Last week, Michael Redhill brought some closure to a case of hidden identity that has intrigued mystery readers for years. In a first-person essay published in Friday’s Globe and Mail, Redhill revealed that since 2008, he has been writing detective novels under the pseudonym Inger Ash Wolfe (a take on his grandmother’s maiden name Wolfinger).
The Toronto poet, playwright, and novelist is no stranger to mysteries — he calls his literary novels Martin Sloane and Consolation detective novels — but, Redhill explains in the Globe, the pen name allowed him to branch out into detective stories via Ash Wolfe’s Hazel Micallef mystery series. And it seems Redhill’s experiments in style and genre have paid off — literally.
From the Globe:
It turned out that Inger was marvellously proficient. The first novel [The Calling] quickly begat a second “ The Taken “ and then it was clear that there’d be more. I can take up to a decade to write a novel, but Inger wrote three good ones in five years. I was rather amazed. She was more widely read than I, and she was earning more money than I did. She was going to have her own life and her own fate and I was very pleased.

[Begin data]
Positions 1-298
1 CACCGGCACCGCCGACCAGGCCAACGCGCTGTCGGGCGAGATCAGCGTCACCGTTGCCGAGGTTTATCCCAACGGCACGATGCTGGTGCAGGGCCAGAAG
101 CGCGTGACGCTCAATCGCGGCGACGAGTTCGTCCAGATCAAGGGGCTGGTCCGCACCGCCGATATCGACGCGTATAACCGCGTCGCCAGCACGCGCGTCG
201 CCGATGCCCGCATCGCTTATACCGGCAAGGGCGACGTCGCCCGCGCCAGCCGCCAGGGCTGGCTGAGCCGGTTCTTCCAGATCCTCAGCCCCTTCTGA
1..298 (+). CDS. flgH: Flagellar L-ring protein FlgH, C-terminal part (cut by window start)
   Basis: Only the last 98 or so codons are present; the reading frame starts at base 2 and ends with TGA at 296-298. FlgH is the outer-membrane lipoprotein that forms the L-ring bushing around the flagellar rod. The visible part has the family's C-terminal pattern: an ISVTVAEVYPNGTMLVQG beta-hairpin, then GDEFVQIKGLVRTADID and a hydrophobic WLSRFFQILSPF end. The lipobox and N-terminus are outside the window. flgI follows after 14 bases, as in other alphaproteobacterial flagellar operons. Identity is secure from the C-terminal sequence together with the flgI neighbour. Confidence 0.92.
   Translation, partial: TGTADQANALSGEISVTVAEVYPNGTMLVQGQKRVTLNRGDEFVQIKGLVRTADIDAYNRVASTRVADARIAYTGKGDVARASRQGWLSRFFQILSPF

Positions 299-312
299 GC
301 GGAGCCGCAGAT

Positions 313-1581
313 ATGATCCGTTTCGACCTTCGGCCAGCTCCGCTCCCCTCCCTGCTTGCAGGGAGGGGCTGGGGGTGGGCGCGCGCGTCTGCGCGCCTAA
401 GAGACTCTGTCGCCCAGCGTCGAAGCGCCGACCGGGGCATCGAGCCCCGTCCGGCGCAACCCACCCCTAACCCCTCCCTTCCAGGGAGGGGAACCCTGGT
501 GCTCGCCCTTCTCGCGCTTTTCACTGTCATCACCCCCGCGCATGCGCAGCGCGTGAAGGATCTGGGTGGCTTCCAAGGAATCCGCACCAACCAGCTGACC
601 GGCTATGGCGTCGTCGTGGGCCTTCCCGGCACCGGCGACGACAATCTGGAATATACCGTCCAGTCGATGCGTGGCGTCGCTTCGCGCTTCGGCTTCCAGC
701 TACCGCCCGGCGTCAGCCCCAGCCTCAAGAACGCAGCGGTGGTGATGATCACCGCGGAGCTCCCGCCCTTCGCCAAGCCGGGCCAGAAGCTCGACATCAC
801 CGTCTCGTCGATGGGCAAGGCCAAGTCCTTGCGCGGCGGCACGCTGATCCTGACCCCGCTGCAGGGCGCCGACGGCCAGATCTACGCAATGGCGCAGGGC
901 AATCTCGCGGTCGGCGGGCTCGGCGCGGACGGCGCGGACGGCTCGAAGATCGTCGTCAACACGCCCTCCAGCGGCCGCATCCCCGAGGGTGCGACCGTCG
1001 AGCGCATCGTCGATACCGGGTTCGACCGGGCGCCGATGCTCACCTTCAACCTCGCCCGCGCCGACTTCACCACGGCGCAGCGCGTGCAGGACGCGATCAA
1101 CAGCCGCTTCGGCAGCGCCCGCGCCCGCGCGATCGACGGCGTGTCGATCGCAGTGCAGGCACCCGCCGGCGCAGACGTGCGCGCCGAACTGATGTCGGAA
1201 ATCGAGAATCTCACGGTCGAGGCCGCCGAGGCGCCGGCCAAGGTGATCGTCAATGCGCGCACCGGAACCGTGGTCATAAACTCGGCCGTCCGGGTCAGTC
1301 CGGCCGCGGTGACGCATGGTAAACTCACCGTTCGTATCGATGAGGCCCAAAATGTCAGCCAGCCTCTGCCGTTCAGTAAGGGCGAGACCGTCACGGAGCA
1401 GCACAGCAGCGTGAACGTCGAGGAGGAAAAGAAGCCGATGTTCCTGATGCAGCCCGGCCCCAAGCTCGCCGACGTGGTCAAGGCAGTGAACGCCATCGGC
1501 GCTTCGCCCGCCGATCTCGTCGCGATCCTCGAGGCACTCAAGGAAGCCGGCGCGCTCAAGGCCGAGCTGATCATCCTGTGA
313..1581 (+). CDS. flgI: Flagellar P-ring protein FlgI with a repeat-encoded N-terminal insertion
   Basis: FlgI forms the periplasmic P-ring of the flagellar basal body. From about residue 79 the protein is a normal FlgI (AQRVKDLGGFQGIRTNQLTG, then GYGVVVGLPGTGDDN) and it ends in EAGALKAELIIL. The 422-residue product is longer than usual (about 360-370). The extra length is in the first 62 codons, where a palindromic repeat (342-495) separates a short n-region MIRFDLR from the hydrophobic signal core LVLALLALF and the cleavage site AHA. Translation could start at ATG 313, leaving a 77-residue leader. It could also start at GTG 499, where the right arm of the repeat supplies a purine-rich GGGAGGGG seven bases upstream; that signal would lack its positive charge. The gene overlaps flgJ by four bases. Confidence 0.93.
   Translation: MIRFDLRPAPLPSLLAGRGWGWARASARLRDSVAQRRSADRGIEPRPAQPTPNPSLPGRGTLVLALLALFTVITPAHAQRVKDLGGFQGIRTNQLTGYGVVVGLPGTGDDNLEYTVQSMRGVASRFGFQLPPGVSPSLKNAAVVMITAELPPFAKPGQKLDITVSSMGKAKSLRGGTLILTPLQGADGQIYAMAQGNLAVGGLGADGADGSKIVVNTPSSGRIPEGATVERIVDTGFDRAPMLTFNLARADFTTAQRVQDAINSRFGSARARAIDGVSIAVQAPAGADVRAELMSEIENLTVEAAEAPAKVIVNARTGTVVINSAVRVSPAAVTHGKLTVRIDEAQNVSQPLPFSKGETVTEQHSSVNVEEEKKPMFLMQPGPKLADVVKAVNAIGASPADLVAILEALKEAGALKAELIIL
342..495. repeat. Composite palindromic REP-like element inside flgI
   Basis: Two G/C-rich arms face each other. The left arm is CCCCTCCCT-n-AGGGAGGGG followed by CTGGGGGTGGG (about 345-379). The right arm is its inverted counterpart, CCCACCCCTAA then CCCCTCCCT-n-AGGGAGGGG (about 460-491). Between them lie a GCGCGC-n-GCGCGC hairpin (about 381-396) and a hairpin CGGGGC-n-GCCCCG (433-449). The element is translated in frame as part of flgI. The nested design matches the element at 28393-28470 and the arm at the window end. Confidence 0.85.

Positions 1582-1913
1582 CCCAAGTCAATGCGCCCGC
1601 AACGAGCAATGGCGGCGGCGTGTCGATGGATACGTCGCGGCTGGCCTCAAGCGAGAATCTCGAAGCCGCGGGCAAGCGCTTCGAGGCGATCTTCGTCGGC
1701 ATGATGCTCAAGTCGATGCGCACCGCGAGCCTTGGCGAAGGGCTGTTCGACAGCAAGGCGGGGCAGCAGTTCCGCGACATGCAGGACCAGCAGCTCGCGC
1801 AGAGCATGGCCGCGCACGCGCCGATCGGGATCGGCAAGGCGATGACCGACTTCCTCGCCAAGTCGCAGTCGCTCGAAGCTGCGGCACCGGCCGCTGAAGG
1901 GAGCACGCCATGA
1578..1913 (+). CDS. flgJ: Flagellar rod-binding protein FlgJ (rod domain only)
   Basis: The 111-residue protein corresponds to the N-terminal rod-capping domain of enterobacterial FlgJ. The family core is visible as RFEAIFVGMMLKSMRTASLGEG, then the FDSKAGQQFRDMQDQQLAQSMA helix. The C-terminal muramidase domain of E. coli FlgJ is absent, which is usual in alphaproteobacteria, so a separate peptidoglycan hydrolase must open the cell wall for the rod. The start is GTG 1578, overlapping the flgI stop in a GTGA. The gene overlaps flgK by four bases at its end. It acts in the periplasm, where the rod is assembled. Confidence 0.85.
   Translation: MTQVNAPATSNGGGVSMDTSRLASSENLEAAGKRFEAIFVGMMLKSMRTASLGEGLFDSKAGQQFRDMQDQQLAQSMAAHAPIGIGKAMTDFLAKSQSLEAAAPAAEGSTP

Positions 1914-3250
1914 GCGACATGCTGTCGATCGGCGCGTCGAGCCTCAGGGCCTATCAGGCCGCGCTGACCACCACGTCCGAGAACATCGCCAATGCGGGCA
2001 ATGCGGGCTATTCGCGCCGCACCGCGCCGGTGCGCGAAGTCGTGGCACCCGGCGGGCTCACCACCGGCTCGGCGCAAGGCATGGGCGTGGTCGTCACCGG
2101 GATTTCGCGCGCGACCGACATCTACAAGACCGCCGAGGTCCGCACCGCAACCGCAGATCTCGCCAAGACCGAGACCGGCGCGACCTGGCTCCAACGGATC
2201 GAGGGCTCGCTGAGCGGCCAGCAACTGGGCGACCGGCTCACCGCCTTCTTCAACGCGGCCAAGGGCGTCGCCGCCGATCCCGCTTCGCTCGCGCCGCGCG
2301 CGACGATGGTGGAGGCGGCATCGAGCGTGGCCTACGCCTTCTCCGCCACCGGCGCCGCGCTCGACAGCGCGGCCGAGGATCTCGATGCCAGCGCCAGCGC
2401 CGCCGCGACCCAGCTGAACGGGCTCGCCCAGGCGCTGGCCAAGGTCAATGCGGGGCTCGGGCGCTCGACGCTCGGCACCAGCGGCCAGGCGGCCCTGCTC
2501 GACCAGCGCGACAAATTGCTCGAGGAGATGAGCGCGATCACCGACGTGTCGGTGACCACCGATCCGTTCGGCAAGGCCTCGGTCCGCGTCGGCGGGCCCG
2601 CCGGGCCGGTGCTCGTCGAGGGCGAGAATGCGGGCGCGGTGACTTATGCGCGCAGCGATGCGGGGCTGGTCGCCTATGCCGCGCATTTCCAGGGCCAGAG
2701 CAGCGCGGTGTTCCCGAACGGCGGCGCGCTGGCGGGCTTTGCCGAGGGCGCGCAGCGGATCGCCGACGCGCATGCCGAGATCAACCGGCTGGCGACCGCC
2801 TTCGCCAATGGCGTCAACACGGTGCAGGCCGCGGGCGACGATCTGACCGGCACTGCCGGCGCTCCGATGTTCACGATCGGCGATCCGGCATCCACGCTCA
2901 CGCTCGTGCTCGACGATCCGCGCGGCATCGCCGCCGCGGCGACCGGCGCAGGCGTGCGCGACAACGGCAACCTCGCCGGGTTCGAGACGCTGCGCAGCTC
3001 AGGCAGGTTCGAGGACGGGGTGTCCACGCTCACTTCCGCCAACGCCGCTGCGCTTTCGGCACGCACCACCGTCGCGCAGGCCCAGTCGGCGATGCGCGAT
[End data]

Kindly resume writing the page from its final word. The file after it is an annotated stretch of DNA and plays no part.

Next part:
Redhill says his public unmasking was motivated by the realization that the Internet Age would not allow him to preserve his anonymity for much longer. In a Q&A at the Mysteries and More blog, he assures readers that the move wasn’t meant as a publicity stunt: “I’d hoped the interest would die off and Inger would go on just as herself. Perhaps it was a mistake in the first place to admit it was a pseudonym.”
That being said, the news of Ash Wolfe’s real identity came just days before the July 31 pub date for her latest book, A Door in the River.